There are authors who are fairly open about the fanfic origins or inspiration behind their books. Lois McMaster Bujold talks about how Shards of Honor started as a Star Trek fanfic about a Klingon and a Federation officer stranded together on an inhospitable world. They were original characters, not characters who'd appeared in the series, and at that time the Klingon and Federation cultures hadn't been that developed (that came in the Next Generation era), so she extrapolated and ended up creating her own cultures. All she really needed to do was change the names of the cultures and she had an entirely original novel. There was a romance novel published last year that the author openly admitted was inspired by the characters of House and Cuddy on House -- sort of those characters, but what they'd be like in a historical romance setting. She got a nice write-up in TV Guide for it. That doesn't sound too different from that current bestseller, other than the fact that it wasn't originally written and published online as an alternate universe fanfic in which House and Cuddy were in a historical setting before she changed the characters' names and published it as original fiction.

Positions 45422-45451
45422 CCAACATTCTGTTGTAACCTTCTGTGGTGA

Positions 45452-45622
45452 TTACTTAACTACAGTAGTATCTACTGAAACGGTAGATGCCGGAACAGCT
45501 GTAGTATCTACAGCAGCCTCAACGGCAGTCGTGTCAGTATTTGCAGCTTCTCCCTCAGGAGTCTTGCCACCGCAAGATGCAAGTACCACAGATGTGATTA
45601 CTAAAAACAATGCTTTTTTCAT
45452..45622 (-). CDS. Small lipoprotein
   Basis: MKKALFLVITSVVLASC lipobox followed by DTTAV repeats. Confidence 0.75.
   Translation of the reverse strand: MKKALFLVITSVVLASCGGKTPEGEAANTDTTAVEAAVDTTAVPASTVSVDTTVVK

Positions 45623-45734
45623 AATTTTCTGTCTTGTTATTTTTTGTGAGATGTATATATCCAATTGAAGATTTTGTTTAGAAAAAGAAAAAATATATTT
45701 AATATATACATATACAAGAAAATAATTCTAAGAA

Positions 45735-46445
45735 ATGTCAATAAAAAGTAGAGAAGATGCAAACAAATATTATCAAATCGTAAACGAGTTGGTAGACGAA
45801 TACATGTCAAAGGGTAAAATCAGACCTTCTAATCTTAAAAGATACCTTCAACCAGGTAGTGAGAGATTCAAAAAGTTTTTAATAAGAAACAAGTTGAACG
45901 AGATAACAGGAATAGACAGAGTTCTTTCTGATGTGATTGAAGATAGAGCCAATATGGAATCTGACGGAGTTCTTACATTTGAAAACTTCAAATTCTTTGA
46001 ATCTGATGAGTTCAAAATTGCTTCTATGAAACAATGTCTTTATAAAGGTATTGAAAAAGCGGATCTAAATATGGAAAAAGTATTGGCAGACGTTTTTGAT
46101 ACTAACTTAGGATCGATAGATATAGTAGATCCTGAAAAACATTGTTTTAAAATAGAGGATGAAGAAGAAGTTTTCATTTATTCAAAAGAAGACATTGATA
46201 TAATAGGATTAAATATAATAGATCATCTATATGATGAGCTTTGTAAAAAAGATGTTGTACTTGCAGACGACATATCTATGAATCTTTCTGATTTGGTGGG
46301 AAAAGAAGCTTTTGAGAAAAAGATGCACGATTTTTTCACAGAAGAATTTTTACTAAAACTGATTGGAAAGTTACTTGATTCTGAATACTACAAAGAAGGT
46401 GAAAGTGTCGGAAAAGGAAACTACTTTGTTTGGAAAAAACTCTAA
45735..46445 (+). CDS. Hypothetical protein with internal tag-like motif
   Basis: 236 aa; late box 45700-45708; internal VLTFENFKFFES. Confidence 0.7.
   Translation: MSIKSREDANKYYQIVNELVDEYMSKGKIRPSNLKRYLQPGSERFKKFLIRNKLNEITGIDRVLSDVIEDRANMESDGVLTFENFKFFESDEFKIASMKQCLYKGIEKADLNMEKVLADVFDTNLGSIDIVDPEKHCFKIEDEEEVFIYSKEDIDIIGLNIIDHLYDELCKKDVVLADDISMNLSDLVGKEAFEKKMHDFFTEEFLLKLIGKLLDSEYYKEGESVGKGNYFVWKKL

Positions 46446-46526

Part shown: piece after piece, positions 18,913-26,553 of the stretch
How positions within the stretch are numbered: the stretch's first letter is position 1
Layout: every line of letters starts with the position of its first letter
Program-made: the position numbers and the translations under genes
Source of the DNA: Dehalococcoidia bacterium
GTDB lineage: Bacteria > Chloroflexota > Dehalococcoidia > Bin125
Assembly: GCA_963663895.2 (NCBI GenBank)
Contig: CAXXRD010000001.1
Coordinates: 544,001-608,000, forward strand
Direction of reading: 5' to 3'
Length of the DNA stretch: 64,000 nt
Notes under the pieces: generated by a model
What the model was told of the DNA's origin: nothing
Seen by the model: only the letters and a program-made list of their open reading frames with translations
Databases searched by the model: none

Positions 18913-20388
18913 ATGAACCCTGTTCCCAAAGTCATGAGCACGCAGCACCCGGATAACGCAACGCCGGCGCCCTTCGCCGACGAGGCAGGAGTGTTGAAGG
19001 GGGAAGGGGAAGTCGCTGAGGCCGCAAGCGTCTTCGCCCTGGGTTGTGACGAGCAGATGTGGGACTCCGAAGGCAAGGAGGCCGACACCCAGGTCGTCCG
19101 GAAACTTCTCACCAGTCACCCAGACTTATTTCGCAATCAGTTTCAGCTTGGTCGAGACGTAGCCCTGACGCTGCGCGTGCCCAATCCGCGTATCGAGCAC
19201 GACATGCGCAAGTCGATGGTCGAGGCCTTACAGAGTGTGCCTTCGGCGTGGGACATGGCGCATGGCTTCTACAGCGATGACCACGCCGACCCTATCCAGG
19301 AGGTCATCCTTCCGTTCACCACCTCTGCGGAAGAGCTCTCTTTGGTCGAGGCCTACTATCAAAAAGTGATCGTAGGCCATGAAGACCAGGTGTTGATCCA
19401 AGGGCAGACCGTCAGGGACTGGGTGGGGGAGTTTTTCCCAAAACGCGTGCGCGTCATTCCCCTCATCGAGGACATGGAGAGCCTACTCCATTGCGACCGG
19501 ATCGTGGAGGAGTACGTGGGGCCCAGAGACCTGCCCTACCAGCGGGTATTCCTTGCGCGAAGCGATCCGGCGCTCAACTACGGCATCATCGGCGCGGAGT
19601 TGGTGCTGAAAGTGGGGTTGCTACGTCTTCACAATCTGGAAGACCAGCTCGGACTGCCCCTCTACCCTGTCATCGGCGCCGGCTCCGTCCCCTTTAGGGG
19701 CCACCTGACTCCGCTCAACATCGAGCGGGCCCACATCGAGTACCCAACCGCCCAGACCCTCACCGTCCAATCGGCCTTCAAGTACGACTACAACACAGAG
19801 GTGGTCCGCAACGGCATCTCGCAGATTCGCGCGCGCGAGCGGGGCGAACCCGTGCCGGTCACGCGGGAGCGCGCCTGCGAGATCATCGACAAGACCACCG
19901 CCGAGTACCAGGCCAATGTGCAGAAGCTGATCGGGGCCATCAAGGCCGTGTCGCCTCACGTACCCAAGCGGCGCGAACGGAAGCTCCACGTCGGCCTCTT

I think some of the controversy around this current book is that it's essentially telling the same story as in the original novel, just in a different setting, as opposed to putting the same characters in a different setting and then telling a different story. And there's probably some outrage over building a fanfic following and then pulling the story, changing the names and making a fortune. I'm really not sure where the ethical lines are. Most authors turn a somewhat blind eye to fanfic based on their books. I know some exists for mine (there's a category for my series on fanfiction.net), but I refuse to even look at it because it creeps me out a little even while it's flattering to know I inspired someone that way (they're my people, so I'm not entirely comfortable with other people making them do things I didn't make them do). I think I would be angry if someone write an Enchanted, Inc. fanfic, changed the characters' names and a few key details of the world, then made a fortune publishing it, mostly because if it made a fortune it would be more successful than the original book. I would generally say, based on my experience, that you'll have more success writing original stories, but recent events (and some other cases) would prove me wrong.